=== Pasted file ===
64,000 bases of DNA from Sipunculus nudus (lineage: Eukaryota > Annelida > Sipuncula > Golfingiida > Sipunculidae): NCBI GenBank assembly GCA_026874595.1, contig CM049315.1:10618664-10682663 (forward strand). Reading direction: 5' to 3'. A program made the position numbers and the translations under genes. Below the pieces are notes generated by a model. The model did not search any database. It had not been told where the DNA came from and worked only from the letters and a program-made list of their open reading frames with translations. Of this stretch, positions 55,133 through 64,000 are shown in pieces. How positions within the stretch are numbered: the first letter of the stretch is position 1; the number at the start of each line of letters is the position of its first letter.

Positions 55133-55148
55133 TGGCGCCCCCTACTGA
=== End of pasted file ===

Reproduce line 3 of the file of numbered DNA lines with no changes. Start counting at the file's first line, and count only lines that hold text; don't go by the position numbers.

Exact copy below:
55133 TGGCGCCCCCTACTGA